Jan Willem van der Schans, WUR

Is urban farming economically feasible or is it a recipe for a financial failure?

Can urban farming be economically sustainable by only producing food (see GrowX model)? If yes, what does it take to succeed? Is it about increasing scale of production? Full automatisation? Further cutting energy costs? Can all those savings compensate for high prices of the real estate in the cities? And if yes, does it make sense to integrate large scale food factories into city neighbourhoods? Or do they rather belong to the outskirts and industrial areas. If yes, what about the social ambitions of bringing food production back to the cities?

Perhaps subsidies and incomes from other services (e.g. workshops, giving tours, company events) are after all essential elements of the business model of a successful urban greenhouse? If yes, what payable services can an urban farm generate? Can it really have a meaningful social/ecological impact? Does it positively impact prices of real estate in its proximity? Is it possible to calculate and charge for those services? If yes, how and who should pay?



Wageningen University & Research asked Jan Willem van der Schans, senior researcher at Wageningen Economic Research about it.

In my PhD thesis, I focused on what the first advocates of free trade, John Locke and Hugo Grotius, meant by the word ‘free’. At that time the Catholic church regulated international trade; the English, Dutch, Spanish and Portuguese fought wars about international trade routes.

"Economists need to rethink what free trade means and what its benefits are."

Locke stated that free doesn’t mean ‘free’ of competition, but it refers to being ‘free of unilateral domination’. This also means that basic needs like water and soil are to be protected from international exchanges, as it cannot be conceptualised that people will give up these without being forced to. Today we have again redefined ‘free trade’; to grow roses we go to Africa and use the local population’s water– so free trade has nowadays become completely unlimited. Economists need to rethink what free trade means and what its benefits are.

New balance
Getting back to food production, I’m talking about basic necessities: free trade is for the realm of the extras – bananas, coffee, et cetera, while the basic necessities should be locally provided. So this is a model where a city or family are self-serving in terms of basic needs, and this is the model which is developing in urban agriculture; it’s about being resilient for basic needs, finding a new balance between grow your own and international trade. Urban agriculture is about what’s feasible – what makes sense – not about what’s possible. So if it makes sense for a city to grow salad products instead of importing them, then that’s OK: it’s resilient, and it has a better quality.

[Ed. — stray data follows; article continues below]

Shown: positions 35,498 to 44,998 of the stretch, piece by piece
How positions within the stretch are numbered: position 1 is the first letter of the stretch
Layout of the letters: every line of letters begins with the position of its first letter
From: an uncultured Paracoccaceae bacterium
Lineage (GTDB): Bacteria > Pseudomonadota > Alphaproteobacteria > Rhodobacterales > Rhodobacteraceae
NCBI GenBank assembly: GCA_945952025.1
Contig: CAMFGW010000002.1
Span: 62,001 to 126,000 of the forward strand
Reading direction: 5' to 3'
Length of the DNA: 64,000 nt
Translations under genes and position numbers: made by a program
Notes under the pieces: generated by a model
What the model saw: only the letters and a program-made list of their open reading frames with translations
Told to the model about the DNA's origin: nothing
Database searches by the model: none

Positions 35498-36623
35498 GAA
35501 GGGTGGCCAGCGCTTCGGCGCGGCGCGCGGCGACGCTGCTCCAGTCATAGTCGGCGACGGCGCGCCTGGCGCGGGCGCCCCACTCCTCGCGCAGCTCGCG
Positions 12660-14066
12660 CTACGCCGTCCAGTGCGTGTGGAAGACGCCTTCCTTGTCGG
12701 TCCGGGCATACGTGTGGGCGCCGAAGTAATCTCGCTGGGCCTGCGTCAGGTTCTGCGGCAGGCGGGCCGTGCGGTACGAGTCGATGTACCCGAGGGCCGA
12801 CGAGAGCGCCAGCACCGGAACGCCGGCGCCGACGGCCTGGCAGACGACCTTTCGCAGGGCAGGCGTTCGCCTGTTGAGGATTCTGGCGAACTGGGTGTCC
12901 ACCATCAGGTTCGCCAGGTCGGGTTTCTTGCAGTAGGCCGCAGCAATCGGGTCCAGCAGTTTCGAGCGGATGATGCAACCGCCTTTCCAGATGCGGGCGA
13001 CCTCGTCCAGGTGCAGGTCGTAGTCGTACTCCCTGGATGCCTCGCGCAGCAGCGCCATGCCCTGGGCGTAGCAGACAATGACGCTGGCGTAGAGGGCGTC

Gardener or farmer
I’ve been working on urban agriculture for the last 10 years. In Rotterdam when we started, we looked at the allotments and how they are managed. Over half of these are worked by people with an ethnic background other than Dutch, and 100% of them use the gardens to grow food. For the municipality, these allotments are zoned as recreational however in these allotments the use is 100% farming; they grow the local herbs and vegetables they cannot buy in the Dutch supermarkets.

So, when are you a farmer? The basic ‘thought’ is: if it doesn’t provide your basic income, you’re a gardener. But if I look at Europe from an economist’s view, many of the farmers in many countries would then be also ‘gardeners’. Without subsidies they would not be earning a living wage.

Social inclusion
At Wageningen, we are socially inclusive about urban agriculture – even herbs on a balcony are included; anything that contributes to food security and food resilience. In the situation where many farmers have no successors, urban small-holdings can be perceived as breeding grounds: locals learn how to grow food in their garden, move to the Westland greenhouses and learn the trade, and then move on to become farmers themselves.

In Malmo, in Sweden, their policy is to welcome refugees and select those with an agricultural background and offer them training to be employed in the sector. They see urban food growing as a source of human capital.

Tastier strawberries

When vertical farming came along people said: what we have is already good, why do we need these? Dutch farmers are a little conservative, so that is a pitfall. But now, people become more aware of changes in fertiliser availability, energy dynamics, et cetera. By making agriculture more circular, we create places which not only produce, but also that sequester the carbon in the ground and are space efficient. Another point is that the quality is better: fruits like strawberries in vertical urban farms can be kept on the plant longer before harvesting so they are tastier! We have to pick the right high-value products.

Circular streams

People in the US predict that from the 15% currently grown indoors, within 5 years this will be 80% - mainly horizontal. This is driven by climate change. They also predict that ultra-short supply chains will develop: wholesalers will no longer collect produce at the farm; they grow it in their own vertical farm. I’m an economist – so this is about economic dynamics.

"Urban agriculture will become part of our urban metabolism; with a circular flow of waste streams."

Urban agriculture should become more circular and use waste streams, water and sewage from the city to grow food. In Rotterdam there’s a great example where special mushrooms grow on coffee waste. Urban agriculture will become part of our urban metabolism; with a circular flow of waste streams.

Source: WUR

Publication date :



Receive the daily newsletter in your email for free | Click here


Other news in this sector:


© HortiDaily.com 2018